Karemill Homecare, on the Angel Business Centre in Luton Road, which first registered in 2021, has been told some aspects of the service were not always safe, in a report by the Care Quality Commission.
Commissioners said: “We found no evidence that people had been harmed however, systems to assess and manage risks were not robust to keep people safe. There was however a risk of people being harmed.”
They also looked at the support for people’s care and treatment and found: “people's care, treatment and support did not always achieve good outcomes or was inconsistent.”
The service was found to be ‘good’ on treating people with compassion and respect.
Karemill director Duncan Millar said they were disappointed to have been marked down for paperwork but that they had now put more robust audit systems in place.
"The issues weren’t care-related, it was just on the admin side,” he said. "We were very pleased with the responses from family members. They were very positive."
The family-run service provides support to people over and under the age of 65, people living with dementia, people living with a physical disability and people living with a sensory impairment, in their own homes.
Mr Millar added they were actively trying to recruit new staff but, along with the rest of the care industry, were struggling to find staff.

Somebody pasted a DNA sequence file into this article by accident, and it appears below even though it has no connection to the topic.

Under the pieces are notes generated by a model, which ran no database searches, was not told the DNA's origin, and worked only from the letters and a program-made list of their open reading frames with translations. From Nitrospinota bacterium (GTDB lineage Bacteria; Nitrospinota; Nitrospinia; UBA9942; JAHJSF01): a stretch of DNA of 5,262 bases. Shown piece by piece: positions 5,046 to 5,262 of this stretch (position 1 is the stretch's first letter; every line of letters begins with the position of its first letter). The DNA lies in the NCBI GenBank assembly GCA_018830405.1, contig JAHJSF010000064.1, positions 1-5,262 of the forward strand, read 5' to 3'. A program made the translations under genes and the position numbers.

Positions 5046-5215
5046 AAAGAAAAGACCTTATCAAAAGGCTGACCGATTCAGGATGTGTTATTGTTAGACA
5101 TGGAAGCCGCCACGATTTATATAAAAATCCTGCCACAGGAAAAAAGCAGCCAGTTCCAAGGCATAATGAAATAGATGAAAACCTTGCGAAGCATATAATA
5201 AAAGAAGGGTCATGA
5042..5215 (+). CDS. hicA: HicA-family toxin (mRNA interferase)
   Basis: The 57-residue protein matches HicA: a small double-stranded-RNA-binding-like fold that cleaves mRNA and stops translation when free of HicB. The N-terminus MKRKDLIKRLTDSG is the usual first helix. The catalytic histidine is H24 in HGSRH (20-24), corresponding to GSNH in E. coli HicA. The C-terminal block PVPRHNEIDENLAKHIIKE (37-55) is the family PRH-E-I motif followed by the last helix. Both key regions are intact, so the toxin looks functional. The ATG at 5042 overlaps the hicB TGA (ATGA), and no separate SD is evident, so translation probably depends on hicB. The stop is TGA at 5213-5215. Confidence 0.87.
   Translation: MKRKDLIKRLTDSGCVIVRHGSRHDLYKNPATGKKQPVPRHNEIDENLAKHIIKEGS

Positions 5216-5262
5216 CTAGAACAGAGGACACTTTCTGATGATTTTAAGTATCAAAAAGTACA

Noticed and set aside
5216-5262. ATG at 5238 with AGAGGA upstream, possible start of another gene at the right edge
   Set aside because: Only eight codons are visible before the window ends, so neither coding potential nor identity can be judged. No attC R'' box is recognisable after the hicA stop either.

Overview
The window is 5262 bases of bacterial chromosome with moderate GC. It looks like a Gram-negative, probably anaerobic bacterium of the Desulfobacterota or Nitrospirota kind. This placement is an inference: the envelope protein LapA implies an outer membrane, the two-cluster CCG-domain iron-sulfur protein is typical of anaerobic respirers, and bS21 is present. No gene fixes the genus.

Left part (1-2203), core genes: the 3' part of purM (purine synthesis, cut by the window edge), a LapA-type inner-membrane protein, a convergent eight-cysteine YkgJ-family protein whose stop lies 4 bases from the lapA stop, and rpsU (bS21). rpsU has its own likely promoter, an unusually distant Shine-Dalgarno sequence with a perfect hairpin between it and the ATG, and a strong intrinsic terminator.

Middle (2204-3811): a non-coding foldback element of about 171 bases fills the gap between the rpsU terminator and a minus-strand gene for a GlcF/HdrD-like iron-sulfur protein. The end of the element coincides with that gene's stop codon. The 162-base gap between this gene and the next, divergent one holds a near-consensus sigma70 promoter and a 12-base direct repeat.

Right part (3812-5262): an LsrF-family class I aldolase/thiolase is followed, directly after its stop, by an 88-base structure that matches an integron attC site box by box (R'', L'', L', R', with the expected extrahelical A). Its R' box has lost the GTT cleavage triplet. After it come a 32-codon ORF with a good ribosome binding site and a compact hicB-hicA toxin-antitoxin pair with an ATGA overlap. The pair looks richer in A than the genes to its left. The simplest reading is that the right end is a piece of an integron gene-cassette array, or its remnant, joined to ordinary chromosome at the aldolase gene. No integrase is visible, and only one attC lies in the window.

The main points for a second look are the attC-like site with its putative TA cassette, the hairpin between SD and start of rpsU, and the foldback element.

The inspectors said: “Relatives told us the staff were kind and caring. One relative said, "The [staff] have a sensitive demeanour to their personality in all they do." Another relative told us, "The [staff] provide us reassurance. They acknowledge us both and involve [family member] in all they do."
"Relatives spoke positively about the care provided. Relatives told us the staff team were familiar and made them feel safe. One relative said, "Knowing the [staff] means we can trust them." Another relative said, "We were initially anxious with receiving care but now rely on the [staff] and the support provided."
But the home requires improvement on being responsive to the needs of people. The report said: “The information within care plans was limited and did not provide detail of people's likes, dislikes, preferences or personal history. In addition, people's care plans did not detail medical history or health conditions and what this meant to the individual.
Management was also found to be an issue. Inspectors said: “Whilst the provider had quality and assurance polices and processes these had not been used to identify where the quality of the service was compromised.
"People's care plans did not detail medical history or health conditions and what this meant to the individual. For example, where a person had previously suffered a stroke, there was no information advising of how an individual had been affected or of any long-term side effects. Audits and oversight had not identified this shortfall and this placed people at risk of care that was not safe or as person-centred as it could have been.
"We found no evidence that people had been harmed however, systems were not robust enough to demonstrate management oversight and support continuous improvement of the service.”